Rabin Kadariya started his career as a conservation officer in 2009 at the National Trust for Nature Conservation in Bardia National Park in Nepal—the park is a biodiversity hotspot and home to at least 53 mammals, including rhinoceros, wild elephants, Bengal tigers, and the Gangetic dolphin.
Under his leadership and in collaboration with park authorities and community leaders, Rabin helped create and implement many comprehensive conservation initiatives for tiger conservation in the park, such as anti-poaching and anti-gun campaigns. Together, he and his colleauges devised community-based programs in the park to reduce human-wildlife conflict, especially in remote areas where financial resources are low and human pressures high. They also designed low-cost predator proof corrals—livestock enclosures— for farmers who had lost their livestock previously to predation from carnivores like tigers and leopards. Thanks to these efforts, between 2009 and 2013, the tiger population in the park increased from 17 to 50 individuals.
In addition to threats from carnivores, the local community also faced threats from elephants in the form of injuries or death, crop depredation, and damages to homes and personal property. Rabin helped install 92 km (57 miles worth) of electric fences to protect the farmers’ livelihood. Since the program began, there has been a significant reduction in elephant-related conflicts. They also introduced local farmers to alternative crops in lieu of the traditional crops—these alternatives are more profitable and less harmful to wildlife. After completing his PhD at the Graduate School of Veterinary Medicine at Hokkaido University in Japan, Rabin hopes to have a better understanding of genetic study—a modern, non-invasive method of conservation that would allow him to study wildlife and gather ample data about their biology. While he is currently studying the Asiatic black bear, he hopes to expand his knowledge and study to Asian elephants and tigers.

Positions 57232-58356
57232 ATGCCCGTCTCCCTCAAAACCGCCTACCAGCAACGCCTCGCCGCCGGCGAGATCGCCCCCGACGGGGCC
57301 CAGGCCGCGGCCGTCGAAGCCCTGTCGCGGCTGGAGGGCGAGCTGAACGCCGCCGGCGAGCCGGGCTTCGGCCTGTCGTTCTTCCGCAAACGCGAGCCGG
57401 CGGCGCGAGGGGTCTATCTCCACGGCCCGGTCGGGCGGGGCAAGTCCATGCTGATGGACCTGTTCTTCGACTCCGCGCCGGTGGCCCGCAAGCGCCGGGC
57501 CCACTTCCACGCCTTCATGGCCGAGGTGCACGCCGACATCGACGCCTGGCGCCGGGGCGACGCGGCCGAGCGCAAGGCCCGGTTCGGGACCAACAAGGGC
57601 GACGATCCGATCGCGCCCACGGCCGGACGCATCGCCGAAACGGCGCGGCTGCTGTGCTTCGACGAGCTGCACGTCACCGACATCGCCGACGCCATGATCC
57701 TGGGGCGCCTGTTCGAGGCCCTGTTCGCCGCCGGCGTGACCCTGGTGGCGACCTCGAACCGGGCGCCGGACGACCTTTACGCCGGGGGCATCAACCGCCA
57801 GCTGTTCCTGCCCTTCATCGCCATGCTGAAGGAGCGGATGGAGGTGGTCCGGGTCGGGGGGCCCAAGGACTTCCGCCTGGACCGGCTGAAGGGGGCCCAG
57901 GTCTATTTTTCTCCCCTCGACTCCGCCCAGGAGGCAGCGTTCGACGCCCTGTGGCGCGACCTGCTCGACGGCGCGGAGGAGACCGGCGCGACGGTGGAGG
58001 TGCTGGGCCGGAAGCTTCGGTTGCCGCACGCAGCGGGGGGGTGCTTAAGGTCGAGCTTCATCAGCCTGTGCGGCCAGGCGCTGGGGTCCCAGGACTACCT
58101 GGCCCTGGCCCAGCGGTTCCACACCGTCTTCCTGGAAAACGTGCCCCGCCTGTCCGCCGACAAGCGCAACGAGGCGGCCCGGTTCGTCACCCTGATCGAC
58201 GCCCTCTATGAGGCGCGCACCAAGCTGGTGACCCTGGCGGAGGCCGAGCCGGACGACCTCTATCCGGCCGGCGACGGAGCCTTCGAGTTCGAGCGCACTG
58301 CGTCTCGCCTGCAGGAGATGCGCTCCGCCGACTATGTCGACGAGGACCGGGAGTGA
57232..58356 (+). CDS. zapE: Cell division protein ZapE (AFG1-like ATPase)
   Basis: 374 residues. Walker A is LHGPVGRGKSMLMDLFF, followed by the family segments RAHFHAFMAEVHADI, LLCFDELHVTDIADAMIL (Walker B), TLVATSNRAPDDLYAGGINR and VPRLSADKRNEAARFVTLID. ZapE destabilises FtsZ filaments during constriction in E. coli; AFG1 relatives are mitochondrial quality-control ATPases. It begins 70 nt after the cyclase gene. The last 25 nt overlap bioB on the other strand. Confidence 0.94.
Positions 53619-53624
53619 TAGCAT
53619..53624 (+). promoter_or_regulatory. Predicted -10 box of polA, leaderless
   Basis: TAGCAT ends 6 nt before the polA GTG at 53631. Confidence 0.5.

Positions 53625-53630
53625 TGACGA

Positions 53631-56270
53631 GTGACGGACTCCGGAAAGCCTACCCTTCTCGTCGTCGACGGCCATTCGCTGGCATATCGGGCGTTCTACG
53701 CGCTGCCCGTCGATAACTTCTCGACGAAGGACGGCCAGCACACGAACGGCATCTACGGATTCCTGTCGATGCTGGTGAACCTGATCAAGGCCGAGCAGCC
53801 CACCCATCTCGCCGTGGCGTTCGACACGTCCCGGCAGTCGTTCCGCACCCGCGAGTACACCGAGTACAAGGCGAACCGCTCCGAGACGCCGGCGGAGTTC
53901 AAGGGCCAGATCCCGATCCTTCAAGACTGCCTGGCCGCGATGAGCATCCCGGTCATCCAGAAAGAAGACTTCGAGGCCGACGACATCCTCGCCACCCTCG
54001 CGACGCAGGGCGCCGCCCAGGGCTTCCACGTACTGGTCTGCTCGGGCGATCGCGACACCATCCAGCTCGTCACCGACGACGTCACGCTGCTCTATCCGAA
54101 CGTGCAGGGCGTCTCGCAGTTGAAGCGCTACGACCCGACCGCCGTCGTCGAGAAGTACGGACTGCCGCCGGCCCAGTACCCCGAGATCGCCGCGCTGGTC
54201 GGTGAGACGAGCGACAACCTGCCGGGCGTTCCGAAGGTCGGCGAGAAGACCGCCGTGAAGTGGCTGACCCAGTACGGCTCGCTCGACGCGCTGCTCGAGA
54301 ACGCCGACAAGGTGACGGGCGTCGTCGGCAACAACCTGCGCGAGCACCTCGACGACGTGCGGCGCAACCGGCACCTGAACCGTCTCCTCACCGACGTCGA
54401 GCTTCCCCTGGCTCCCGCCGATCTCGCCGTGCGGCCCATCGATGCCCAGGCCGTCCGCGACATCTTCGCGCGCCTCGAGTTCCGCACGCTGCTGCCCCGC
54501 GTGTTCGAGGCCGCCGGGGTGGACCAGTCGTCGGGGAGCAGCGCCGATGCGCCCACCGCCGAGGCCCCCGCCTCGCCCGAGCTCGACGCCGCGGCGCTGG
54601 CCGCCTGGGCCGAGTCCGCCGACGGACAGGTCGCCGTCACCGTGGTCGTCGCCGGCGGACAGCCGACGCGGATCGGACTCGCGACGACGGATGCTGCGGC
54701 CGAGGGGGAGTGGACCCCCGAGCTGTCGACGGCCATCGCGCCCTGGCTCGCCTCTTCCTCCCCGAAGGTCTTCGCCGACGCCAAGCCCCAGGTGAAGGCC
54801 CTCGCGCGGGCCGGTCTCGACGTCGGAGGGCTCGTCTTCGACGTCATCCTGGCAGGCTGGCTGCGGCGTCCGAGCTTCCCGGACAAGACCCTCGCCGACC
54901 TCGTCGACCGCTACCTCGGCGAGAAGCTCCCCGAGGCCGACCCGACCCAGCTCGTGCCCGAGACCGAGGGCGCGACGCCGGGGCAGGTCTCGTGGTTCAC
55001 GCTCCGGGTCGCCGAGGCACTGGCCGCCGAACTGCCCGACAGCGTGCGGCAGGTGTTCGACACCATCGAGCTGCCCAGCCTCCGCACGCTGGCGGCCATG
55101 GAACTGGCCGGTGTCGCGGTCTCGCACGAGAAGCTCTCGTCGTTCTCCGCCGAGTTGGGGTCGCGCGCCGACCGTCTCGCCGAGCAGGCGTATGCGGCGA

From wanting to create a community based crop compensation plan to a rapid response team in the Chitwan National Park for problematic, injured, or orphaned animals, there is much Rabin wants to achieve in the future, and we wish him the very best in his endeavors!